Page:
SF: In this digital age just about anyone with a camera phone might refer to himself/herself as a “photographer”. Do you think the proliferation of these devices has, for the lack of a better term, “dumbed down” photography? And is this necessarily a good or bad thing?
JR: I don’t think the proliferation of camera phones has dumbed down photography any more than the printing press dumbed down writing. It has expanded the range, democratized the communications, made it possible for virtually anyone to speak “photography” as a second language, and elevated the best photography even higher by simply setting bar higher. All to the good.
SF: If you could only take one camera body and lens (or maybe you’d choose your camera phone?) to shoot your favorite subject, what would you choose or consider your “go to” options?
JR: I’d probably take my Nikon D800e and my 16-35 Nikkor. But that is because you said to photograph my favorite subject and that would probably be the Hebrides of Scotland – and that means I need a lens that can take half gray filters, thus eliminating my 14-24mm Nikkor. The subject dictates the camera.
SF: If you had to choose your one, favorite place to shoot where would that be and why?
JR: Oh, as I mentioned above it might be the Hebrides of Scotland. Or it might be Cuba, Kansas, the little town where I have been taking pictures for 35 years.
SF: In your opinion, what makes a photograph “great” or exceptional? Are there certain elements you look for?
JR: I look for the direct communications, the elegant way it goes straight to the heart of the matter. I’m almost totally ecumenical when it comes to style as long as the effect is direct communications.
SF: How much would you say you rely upon post-processing versus trying to get it “right” at the time of image capture, such as through the use of ND filters, lighting systems, etc.?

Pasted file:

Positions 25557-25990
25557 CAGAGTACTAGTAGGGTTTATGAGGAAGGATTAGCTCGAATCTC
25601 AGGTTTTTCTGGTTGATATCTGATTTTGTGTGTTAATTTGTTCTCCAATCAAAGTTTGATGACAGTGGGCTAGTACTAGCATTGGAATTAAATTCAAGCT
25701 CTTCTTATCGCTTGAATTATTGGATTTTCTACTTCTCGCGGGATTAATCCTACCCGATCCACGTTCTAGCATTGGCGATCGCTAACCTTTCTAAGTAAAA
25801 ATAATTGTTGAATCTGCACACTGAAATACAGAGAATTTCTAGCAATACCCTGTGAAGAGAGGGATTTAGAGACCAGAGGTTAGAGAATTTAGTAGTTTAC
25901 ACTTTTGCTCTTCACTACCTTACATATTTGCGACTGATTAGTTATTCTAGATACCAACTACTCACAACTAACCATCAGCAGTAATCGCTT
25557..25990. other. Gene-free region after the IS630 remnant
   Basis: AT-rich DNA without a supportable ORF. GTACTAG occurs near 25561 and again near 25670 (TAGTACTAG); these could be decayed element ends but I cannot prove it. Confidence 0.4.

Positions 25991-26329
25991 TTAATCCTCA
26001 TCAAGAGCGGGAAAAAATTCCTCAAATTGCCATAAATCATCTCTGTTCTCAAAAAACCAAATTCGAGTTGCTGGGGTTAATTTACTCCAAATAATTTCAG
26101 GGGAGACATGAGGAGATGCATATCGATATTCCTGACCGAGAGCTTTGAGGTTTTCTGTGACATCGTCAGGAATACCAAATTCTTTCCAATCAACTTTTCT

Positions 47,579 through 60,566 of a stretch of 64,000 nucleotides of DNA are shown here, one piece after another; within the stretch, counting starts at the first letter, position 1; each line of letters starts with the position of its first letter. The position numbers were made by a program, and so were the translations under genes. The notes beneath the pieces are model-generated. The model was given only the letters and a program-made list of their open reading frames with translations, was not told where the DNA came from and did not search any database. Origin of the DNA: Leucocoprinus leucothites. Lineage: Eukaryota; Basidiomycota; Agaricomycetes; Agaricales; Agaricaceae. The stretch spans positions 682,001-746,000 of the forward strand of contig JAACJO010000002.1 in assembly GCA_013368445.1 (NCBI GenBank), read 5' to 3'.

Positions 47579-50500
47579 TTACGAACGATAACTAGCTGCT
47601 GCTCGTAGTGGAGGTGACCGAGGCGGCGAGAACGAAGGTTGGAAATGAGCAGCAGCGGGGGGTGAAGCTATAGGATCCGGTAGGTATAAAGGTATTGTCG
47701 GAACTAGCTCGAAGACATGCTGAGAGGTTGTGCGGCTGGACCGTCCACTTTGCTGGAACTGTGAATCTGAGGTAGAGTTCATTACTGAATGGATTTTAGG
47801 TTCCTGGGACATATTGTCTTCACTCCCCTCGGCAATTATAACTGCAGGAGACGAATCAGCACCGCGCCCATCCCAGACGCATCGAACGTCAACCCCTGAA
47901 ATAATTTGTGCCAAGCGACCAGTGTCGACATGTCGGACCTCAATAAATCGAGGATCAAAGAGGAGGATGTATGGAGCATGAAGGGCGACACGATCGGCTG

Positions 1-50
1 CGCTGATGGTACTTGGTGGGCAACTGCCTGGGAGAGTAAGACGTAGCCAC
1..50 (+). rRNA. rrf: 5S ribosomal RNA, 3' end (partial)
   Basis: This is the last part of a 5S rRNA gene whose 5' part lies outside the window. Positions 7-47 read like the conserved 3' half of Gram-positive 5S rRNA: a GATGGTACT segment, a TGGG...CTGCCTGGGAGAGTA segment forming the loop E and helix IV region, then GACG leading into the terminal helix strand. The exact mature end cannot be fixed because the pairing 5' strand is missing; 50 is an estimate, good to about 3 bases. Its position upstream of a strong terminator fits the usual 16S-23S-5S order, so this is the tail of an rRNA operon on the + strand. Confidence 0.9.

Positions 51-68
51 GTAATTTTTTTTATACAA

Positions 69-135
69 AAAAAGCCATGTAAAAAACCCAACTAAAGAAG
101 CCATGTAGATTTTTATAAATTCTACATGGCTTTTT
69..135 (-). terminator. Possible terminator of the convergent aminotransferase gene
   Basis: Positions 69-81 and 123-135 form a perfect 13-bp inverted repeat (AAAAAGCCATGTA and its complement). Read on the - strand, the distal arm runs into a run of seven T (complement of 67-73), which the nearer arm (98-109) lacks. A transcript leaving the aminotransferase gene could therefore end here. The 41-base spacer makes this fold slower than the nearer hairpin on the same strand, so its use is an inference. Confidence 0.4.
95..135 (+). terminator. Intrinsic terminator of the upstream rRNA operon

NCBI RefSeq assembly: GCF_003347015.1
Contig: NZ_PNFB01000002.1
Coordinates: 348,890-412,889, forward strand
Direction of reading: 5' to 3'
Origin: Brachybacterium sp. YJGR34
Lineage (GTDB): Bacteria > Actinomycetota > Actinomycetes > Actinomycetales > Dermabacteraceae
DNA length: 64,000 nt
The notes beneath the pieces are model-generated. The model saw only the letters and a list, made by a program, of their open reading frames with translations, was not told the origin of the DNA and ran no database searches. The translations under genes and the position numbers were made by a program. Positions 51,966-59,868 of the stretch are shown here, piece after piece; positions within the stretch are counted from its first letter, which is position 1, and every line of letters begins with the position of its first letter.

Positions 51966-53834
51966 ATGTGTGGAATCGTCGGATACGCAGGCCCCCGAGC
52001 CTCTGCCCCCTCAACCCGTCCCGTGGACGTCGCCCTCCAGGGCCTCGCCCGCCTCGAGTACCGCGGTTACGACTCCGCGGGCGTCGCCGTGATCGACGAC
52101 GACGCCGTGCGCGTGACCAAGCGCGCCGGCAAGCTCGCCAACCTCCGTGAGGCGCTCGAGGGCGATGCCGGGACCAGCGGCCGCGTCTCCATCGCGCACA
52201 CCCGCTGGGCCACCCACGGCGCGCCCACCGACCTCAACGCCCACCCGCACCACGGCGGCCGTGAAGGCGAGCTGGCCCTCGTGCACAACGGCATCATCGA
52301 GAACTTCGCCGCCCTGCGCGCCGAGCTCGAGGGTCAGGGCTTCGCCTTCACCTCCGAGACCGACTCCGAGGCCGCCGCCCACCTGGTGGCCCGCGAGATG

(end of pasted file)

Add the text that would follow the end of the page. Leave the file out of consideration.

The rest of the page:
JR: I try to get it as right as I can in the camera. For National Geographic we are pretty much in the non-fiction photography business, so there is a real limit on how much post processing can be done. Tonality, contrast, dodge-and-burn are pretty much OK. Beyond that it’s all thin ice out to the really deep waters of Photoshop.
SF: How do you catalog, archive and backup decades worth of photographic images – and how much of what you originally take winds up being kept? Has everything been digitally converted?
JR: I catalog in Aperture, for me the very best of the cataloging software today. (I can’t imagine why photographers don’t catalog their work more effectively.) I have about 600,000 images in my main Aperture catalog that I work out of on a daily basis. All of that takes up about 10TB on a 5-bay drive (JBOD, not RAID.) which I back up off site. And then I use PhotoShelter. And then, of course, anything I shoot for National Geographic is also fully stored in their archives.
As for shooting, I keep every frame. But in practical terms a full NG shoot, which might be 40,000 frames results in a core set of images numbering several hundred that get the brunt of the use. We show about 40 to the editors, from which 10-20 are used in the layout.
Only a fraction of all the slides (from the film years) has been digitized. Most of it probably will never be scanned.
SF: What do you consider to be your proudest accomplishment, or greatest work, as a professional photographer to date?
JR: I was named Honored Citizen of Cuba, Kansas for photographing their community. I was named Kansan of the Year for photographing our Flint Hills. Mostly I count my accomplishments in terms of taking on stories that no one else wanted to photograph and making them sing in the pages of National Geographic. (The Ogallala Aquifer was one such.)